Regulatory Fines for Compliance Infractions - My Advice for a Positive Outcome


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A good topic that is guaranteed to fire off robust conversation would be EPA and DNR fines for environmental compliance infractions. Regulated facilities within the manufacturing, agricultural, and construction industry sectors are the most commonly affected.

In this post we’ll discuss both sides of the equation, and how the levying of fines can actually open up the opportunity for a collaborative effort that ends well for all parties involved.

Facility managers and small business owners often feel as if they are being unfairly and unmercifully punished when a notice of violation comes in the mail accompanied by a potentially financially-crippling fine. But while many might feel that the fines can be heavy-handed or unfair on behalf of the regulatory agencies, there is one simple reason why they feel such legal action is a necessity…

To get your attention.

In my experience, I don’t believe it is the intent of the EPA and DNR to cripple facilities or hinder the business community by levying fines. I also don’t believe agency fines are levied just to exercise their regulatory power.

Whenever a penalty comes into play, it is usually the last step of a process that culminates over many months or years. A fine is issued when the regulatory agency feels it is necessary to protect human health and the environment, and it can result from a civil or criminal enforcement action depending on the egregiousness of the infraction.

The Notice of Violation and corresponding penalty is normally issued because of an imminent threat to residents or employees at a particular installation, or to the surrounding ecosystem. The severity of the penalty is directly proportional to the level of risk of exposure resulting from the failure to adhere to the law & rules. Typically, this is the last action after a series of attempts get the attention of a facility fails.

After a fine has been issued for an infraction, from my experience, a line is usually drawn in the sand separating the facility and the regulatory agency. At this point, a struggle often ensues where the facility managers and the regulators argue over the validity and necessity of the fine. This can lead to unnecessary litigation and a significant amount of time and money wasted on settling the issue.

A more productive way to handle these situations is to view them as an opportunity for the regulators and the regulated to come together for the purpose of understanding one another. The great majority of the time, facilities want to do what’s right but just don’t know how.

In the “real” world, facilities have to deal with so many regulatory agencies that compliance with one in particular can slip through the cracks. On the other hand, regulators may not always realize that they are only one in a long list of agencies that demand the attention of facilities for compliance.

While efforts are made by regulatory personnel to reach out to facilities in non-compliance, facility managers often find themselves giving their attention to the agency that poses the biggest threat to continued operations at that time. That’s how a non-compliance situation can get to the level of penalties or fines.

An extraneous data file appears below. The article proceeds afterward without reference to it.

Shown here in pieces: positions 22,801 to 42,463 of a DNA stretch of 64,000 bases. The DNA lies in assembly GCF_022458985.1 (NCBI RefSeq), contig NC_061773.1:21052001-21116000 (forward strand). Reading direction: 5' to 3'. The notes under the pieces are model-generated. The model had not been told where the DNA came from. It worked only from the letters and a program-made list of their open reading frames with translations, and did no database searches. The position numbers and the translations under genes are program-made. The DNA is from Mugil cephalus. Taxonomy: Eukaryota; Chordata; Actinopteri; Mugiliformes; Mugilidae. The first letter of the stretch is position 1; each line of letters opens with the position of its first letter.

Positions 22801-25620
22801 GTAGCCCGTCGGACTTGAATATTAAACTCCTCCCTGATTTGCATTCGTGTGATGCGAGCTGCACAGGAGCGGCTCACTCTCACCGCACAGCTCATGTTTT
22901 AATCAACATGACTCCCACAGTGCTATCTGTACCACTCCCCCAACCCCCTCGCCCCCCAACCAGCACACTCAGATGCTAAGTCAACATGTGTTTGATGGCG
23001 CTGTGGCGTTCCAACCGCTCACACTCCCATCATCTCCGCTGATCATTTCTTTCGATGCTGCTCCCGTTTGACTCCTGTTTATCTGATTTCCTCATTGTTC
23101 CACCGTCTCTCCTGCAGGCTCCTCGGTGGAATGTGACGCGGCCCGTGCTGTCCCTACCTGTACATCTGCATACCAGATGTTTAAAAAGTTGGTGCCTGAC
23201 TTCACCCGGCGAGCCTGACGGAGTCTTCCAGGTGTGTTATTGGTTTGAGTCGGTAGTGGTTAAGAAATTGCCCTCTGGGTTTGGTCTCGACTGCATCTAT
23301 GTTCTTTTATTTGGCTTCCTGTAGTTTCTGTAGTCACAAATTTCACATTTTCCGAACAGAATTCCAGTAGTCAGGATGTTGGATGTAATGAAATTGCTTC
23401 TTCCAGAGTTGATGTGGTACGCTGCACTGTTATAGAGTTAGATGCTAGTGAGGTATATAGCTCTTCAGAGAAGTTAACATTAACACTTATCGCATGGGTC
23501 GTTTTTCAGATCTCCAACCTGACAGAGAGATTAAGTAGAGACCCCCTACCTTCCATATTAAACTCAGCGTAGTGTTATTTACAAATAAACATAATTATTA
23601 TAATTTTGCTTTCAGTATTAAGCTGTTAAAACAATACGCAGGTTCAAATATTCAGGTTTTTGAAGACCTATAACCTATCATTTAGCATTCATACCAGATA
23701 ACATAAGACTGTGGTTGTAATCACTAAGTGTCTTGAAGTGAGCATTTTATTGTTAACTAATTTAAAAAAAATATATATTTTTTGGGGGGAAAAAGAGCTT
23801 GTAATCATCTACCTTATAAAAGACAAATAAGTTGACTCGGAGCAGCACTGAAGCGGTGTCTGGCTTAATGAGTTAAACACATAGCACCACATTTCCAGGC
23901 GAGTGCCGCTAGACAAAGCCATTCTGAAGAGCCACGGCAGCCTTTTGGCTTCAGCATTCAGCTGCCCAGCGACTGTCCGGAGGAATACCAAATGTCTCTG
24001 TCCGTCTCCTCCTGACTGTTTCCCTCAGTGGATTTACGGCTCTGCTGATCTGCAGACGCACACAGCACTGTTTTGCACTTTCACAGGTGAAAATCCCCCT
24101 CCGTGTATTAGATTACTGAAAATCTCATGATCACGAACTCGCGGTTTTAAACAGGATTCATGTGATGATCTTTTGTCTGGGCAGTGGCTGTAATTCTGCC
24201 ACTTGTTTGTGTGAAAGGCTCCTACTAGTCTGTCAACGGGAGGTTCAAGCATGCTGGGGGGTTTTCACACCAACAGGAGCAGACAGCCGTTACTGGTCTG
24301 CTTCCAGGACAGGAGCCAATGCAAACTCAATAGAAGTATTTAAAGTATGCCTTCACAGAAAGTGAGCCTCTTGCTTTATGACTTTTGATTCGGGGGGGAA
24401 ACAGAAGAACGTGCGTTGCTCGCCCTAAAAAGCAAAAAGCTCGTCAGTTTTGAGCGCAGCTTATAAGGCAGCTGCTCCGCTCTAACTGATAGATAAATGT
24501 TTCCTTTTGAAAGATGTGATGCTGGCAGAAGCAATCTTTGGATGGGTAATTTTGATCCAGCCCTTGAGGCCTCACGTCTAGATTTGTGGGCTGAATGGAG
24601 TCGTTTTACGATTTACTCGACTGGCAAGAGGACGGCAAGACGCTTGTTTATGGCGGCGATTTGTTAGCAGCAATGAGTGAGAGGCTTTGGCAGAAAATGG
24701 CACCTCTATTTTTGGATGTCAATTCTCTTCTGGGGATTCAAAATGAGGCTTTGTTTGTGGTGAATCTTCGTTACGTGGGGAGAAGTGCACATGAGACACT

If a facility shows its willingness to get back into compliance, there is hope. Also, if the regulatory agency starts with the assumption that the facility did not intend to willfully violate the law, a collaborative and productive effort to right the situation can happen. Negotiation is possible for reduced settlement of fines when open and honest communication takes place.

Anyone that has worked in private industry knows that facility managers are usually caught up in the endless daily struggle for meeting their bottom line. The pressure to keep financially afloat can be great. Often times, regulatory compliance isn’t written in to the cost of doing business.

Additionally, planning standard operating procedures that include environmental compliance may not have taken place from the jump. But when a fine is issued from a regulator, it offers the opportunity to rework their business plan and adjust priorities by bringing the issue to the forefront.

One thing that we must come to realize is that we’re all playing on the same team. Industry brings us the products and services that we as citizens need to have a comfortable living and a strong economy, and regulators are there to ensure that the production of such goods and services is carried out in the most responsible manner that protects human health and the environment along the way.

If a regulatory fine brings people together to work as a team, the outcome can be a win-win situation for all parties involved. In the end, it can help provide the framework a regulated facility needs to ensure future compliance and growth for the business as a whole.

In my next article, I’ll talk about the true cost of doing business in an environmentally safe way, and how some facilities enjoy a short-term unfair competitive advantage due to circumventing the laws & rules covering environmental compliance.

Carlton Flowers
Carlton’s Industry List